Published Online: 18 OCT 2013
Copyright © 2001 John Wiley & Sons, Ltd. All rights reserved.
How to Cite
Mensch, J., Frankel, N. and Hasson, E. 2013. Speciation Genes. eLS. .
- Published Online: 18 OCT 2013
Even though there is no universal criterion for species definition, the key event in speciation research is the advent of reproductive isolation or barriers that prevent gene flow between populations. The search for genetic factors underlying isolating barriers is the field of speciation genetics. The development of sophisticated methods of genetic analysis coupled with statistical advances allowed a finer dissection of the genetic factors underlying the origins of species down to the level of the individual loci and even at the deoxyribonucleic acid (DNA)-sequence level. Traditionally, speciation geneticists concentrated, almost exclusively, on genes causing hybrid incompatibilities (especially intrinsic postzygotic barriers). However, barriers to gene flow caused by speciation genes can arise at multiple prezygotic and postzygotic life-history stages. Thus, a general definition of speciation genes should refer to those genes that contributed to the splitting of two lineages by reducing the amount of gene flow between them.
The evolution of barriers to genetic exchange between groups is the crucial event for the origin of new sexually reproducing species.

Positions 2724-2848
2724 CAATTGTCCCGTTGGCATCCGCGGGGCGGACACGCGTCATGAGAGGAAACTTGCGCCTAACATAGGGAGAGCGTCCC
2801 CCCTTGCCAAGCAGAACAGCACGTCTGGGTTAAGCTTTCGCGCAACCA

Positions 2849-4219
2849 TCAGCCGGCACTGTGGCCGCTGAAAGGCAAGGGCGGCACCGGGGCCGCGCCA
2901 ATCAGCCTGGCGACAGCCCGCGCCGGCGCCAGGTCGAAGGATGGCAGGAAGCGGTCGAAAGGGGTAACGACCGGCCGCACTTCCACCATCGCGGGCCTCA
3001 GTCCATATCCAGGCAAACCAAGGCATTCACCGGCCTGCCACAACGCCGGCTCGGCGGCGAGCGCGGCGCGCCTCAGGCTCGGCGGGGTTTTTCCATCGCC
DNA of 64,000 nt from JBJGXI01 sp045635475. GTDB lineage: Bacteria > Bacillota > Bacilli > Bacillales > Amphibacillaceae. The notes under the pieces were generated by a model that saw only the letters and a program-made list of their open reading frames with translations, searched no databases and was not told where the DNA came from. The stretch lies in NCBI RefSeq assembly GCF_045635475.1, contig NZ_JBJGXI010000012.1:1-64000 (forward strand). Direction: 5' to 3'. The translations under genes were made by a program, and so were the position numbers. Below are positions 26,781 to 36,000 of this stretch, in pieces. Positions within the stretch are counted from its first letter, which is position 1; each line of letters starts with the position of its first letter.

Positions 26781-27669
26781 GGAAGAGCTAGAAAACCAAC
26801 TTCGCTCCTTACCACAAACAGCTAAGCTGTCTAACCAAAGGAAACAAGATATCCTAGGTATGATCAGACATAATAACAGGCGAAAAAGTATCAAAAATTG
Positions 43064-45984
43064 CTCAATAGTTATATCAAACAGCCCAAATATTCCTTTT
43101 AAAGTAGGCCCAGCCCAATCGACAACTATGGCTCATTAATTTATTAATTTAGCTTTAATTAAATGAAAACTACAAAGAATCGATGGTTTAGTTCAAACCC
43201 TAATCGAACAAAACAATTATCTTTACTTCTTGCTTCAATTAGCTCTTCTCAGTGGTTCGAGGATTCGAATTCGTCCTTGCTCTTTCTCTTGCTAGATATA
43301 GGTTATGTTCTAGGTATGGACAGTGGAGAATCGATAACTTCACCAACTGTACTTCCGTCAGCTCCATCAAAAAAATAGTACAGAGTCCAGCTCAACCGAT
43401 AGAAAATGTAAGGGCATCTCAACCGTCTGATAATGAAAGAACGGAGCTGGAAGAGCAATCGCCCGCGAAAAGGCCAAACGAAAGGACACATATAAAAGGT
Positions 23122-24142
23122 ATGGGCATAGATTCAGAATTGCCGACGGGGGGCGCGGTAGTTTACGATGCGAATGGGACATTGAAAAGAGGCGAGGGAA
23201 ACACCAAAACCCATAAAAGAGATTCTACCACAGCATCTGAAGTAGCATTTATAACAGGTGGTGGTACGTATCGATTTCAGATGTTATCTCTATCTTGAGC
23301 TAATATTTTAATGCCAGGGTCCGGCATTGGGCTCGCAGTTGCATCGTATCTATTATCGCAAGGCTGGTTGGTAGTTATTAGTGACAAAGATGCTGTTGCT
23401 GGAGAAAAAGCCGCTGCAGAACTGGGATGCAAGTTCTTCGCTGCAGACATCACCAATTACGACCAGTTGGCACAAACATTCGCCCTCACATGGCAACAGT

Barriers to gene flow can be divided in two main categories: (i) prezygotic that preclude the formation of hybrid offspring and (ii) postzygotic that later prevent the success and propagation of hybrid offspring.
The identification and characterisation of genes that contribute to the interruption of gene flow between populations is currently one of the main focuses in the field of speciation.
Speciation genes are the genes that contributed to the splitting of two lineages by reducing the amount of gene flow between them.
The most solid evidence that a gene causes reproductive isolation combines fine mapping studies with genetic manipulation experiments (such as positional cloning, gene replacement or knockout, gene expression assays and transgenic manipulations).
Alleles underlying hybrid incompatibilities between species may arise by neutral or nearly neutral processes or may be a direct consequence of positive selection or a byproduct of adaptive evolution.
- biological species concept;
- barriers to gene flow;
- genetic mapping;
- hybrid incompatibility;
- pollinator isolation;
- Dobzhansky–Muller model